Jun 22, 2016 Music
A back-room virtuoso’s final album offers an alternative history of American music.
In the alarming recent roll call of pop-music giants prematurely biting the dust, it’s inevitable that two of its most outrageous characters, David Bowie and Prince, were the recipients of the seemingly endless communal sob. Allen Toussaint, whose death last November failed to make the TV news, was an unostentatious personality, but American music is unthinkable without his contribution.
A quiet back-room legend, Toussaint is integral to more than half a century of New Orleans music as a producer, arranger and writer of many great songs, including “Working In The Coalmine”, “Ride Your Pony” and “Southern Nights”.
On American Tunes, an album completed just a month before his death while on tour in Europe, Toussaint performs his own version of the Great American Songbook, revisiting a few of his own compositions along with a surprising array of innovators, including his own hero of New Orleans piano, Professor Longhair, and stretching right back through jazz and blues history to Duke Ellington and the juicy swing of Fats Waller.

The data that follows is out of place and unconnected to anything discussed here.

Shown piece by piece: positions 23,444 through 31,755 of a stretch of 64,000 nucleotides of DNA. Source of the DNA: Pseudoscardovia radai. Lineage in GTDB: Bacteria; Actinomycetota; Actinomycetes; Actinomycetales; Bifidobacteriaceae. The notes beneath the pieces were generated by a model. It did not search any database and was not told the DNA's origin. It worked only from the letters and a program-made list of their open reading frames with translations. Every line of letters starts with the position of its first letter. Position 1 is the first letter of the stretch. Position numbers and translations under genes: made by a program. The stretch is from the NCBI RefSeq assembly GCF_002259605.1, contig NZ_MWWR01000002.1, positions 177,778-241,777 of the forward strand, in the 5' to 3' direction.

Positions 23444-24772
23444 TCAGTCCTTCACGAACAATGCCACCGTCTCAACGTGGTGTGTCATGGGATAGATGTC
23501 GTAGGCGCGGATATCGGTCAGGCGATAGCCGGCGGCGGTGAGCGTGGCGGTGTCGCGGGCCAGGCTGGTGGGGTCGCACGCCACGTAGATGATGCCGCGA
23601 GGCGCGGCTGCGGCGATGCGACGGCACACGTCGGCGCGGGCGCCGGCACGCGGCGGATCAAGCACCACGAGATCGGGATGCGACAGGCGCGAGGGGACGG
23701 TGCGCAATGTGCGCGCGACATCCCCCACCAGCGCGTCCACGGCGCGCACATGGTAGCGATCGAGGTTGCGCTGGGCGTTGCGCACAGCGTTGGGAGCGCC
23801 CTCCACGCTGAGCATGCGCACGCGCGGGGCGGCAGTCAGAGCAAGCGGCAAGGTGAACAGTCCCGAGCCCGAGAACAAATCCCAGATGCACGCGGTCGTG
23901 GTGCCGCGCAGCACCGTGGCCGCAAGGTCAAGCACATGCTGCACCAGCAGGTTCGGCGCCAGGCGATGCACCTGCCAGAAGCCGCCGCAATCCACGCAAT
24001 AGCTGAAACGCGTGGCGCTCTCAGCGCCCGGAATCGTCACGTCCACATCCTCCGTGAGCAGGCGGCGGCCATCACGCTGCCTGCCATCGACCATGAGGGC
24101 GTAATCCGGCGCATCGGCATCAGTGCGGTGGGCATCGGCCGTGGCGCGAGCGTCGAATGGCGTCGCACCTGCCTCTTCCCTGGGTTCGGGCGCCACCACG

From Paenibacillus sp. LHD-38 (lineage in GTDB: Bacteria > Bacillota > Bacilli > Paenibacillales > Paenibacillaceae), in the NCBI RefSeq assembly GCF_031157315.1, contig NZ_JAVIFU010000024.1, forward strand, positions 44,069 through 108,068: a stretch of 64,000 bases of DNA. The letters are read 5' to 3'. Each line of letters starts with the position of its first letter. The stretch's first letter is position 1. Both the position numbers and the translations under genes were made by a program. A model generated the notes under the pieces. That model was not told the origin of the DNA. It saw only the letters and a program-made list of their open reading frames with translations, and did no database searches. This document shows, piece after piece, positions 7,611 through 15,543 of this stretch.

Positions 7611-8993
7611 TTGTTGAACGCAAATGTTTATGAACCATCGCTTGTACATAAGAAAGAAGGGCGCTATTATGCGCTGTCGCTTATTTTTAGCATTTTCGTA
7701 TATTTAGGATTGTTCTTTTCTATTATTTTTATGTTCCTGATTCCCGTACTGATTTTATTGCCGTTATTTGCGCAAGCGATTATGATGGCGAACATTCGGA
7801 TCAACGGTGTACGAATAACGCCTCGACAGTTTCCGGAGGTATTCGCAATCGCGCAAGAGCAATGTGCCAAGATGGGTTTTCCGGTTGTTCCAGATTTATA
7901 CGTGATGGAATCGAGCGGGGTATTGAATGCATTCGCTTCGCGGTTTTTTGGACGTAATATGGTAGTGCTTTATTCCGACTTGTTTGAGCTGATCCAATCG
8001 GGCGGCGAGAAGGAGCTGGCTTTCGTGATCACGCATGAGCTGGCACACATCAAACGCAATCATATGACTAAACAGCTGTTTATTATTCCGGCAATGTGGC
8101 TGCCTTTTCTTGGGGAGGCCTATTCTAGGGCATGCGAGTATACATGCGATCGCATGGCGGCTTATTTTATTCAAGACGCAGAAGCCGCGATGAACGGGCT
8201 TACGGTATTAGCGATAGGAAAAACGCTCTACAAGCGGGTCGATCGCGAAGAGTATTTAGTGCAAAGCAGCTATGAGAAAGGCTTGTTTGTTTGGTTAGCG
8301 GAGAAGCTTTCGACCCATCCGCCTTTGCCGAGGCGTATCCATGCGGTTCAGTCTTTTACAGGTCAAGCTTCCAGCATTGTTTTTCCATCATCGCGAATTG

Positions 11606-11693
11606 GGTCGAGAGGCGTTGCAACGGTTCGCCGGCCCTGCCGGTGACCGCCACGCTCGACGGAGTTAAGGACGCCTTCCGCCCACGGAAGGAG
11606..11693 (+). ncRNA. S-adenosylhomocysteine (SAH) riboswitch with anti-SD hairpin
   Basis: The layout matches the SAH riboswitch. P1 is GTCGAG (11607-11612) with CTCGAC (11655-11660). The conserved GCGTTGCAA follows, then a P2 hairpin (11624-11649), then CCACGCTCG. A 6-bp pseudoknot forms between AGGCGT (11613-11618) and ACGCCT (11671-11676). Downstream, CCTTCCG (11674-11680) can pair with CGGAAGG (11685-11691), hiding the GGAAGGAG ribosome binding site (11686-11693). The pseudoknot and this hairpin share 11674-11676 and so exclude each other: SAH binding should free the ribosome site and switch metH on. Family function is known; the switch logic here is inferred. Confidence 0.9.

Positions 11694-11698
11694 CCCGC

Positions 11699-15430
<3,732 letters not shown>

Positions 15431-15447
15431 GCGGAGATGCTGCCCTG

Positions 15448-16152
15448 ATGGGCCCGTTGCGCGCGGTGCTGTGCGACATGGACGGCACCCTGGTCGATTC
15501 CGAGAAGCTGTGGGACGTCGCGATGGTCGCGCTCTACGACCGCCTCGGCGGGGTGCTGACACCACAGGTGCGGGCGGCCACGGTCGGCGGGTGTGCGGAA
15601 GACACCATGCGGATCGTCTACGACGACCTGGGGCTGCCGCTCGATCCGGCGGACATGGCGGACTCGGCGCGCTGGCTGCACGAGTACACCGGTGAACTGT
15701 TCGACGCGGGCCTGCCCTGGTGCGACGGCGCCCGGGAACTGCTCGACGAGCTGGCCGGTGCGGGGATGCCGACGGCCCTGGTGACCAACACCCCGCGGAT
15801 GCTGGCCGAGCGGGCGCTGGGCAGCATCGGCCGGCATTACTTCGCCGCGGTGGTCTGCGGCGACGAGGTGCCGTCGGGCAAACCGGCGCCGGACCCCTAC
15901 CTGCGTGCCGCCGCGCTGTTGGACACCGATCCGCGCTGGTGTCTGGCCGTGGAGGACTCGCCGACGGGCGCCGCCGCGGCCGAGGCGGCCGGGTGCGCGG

For those who associate Toussaint with the funky grooves of 60s and 70s New Orleans music, the breadth and scope of American Tunes might just be a revelation, as is his inclusiveness: the album is named after a Paul Simon song, after all. It’s the only track featuring a Toussaint vocal, and concludes the CD, although lucky vinyl consumers get a further three songs to chew on.
Although American Tunes features famous guests such as guitarist Bill Frisell, saxophonist Charles Lloyd and orchestrator Van Dyke Parks, its core is Toussaint’s piano virtuosity, whether heard entirely solo or with just bass and drum accompaniment — and what a revelation that is. Those of us with senses blunted by too many cocktail jazz pianos need to get a whiff of Toussaint’s fragrant approach, which is blooming great. The joy and pathos and infinite nuance are staggering.
American Tunes is a great history lesson for culture buffs and pop pundits alike, exposing a thread of US music that still sounds as ingenious as the day it was created.
If you dig American Tunes, then it makes sense to dig into Toussaint’s productions for the likes of The Meters and Dr John.